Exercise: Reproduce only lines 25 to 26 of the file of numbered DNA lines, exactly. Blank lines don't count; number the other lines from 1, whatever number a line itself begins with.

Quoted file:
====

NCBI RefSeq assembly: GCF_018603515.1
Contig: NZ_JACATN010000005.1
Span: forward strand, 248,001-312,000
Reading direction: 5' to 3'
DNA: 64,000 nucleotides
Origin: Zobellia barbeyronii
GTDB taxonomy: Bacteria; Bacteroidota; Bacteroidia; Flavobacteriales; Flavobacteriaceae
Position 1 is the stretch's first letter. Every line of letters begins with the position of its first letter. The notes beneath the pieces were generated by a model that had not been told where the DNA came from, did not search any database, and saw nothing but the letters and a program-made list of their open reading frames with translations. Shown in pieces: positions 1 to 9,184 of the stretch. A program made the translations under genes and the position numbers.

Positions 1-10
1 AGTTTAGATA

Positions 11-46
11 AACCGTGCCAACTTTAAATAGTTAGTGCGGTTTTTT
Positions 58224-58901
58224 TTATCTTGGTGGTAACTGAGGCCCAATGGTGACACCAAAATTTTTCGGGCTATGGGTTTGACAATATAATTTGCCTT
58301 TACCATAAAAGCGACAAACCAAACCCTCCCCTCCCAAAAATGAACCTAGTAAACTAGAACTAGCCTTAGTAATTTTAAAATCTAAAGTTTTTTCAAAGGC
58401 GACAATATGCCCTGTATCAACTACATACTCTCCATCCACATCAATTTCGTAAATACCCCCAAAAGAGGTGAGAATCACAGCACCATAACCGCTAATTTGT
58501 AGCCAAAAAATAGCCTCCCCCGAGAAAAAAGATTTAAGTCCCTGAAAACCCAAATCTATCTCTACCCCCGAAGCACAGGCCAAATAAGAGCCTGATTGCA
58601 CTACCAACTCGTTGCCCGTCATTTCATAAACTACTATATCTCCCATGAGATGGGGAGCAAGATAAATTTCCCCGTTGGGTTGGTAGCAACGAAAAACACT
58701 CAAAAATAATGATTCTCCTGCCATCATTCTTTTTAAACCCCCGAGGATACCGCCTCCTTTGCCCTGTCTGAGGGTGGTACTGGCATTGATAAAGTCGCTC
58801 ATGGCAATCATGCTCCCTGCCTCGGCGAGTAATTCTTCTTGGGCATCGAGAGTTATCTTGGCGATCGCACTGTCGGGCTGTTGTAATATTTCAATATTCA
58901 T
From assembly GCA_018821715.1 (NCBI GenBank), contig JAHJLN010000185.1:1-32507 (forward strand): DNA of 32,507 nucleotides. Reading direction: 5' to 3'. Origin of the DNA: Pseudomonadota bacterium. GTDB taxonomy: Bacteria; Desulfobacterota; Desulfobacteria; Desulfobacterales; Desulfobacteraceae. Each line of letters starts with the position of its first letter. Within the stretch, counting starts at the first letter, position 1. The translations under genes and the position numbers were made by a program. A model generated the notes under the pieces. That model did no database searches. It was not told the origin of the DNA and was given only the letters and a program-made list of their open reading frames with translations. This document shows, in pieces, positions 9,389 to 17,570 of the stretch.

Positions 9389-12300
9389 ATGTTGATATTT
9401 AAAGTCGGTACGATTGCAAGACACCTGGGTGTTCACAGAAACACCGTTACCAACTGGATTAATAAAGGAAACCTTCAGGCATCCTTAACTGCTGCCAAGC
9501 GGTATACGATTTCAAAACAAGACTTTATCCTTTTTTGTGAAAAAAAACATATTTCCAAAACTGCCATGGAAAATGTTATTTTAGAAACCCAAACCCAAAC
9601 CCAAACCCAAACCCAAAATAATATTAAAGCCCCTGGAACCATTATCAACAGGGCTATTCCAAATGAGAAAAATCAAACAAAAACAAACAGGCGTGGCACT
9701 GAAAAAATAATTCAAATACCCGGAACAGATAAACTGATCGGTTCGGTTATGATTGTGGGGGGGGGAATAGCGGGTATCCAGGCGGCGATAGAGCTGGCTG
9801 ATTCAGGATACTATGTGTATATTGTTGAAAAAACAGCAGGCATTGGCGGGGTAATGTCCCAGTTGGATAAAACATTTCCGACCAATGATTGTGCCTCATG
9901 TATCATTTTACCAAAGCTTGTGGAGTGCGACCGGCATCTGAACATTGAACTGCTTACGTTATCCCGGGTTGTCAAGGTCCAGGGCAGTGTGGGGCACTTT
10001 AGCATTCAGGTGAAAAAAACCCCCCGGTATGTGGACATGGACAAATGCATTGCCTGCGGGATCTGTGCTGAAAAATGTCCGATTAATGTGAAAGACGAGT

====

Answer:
9401 AAAGTCGGTACGATTGCAAGACACCTGGGTGTTCACAGAAACACCGTTACCAACTGGATTAATAAAGGAAACCTTCAGGCATCCTTAACTGCTGCCAAGC
9501 GGTATACGATTTCAAAACAAGACTTTATCCTTTTTTGTGAAAAAAAACATATTTCCAAAACTGCCATGGAAAATGTTATTTTAGAAACCCAAACCCAAAC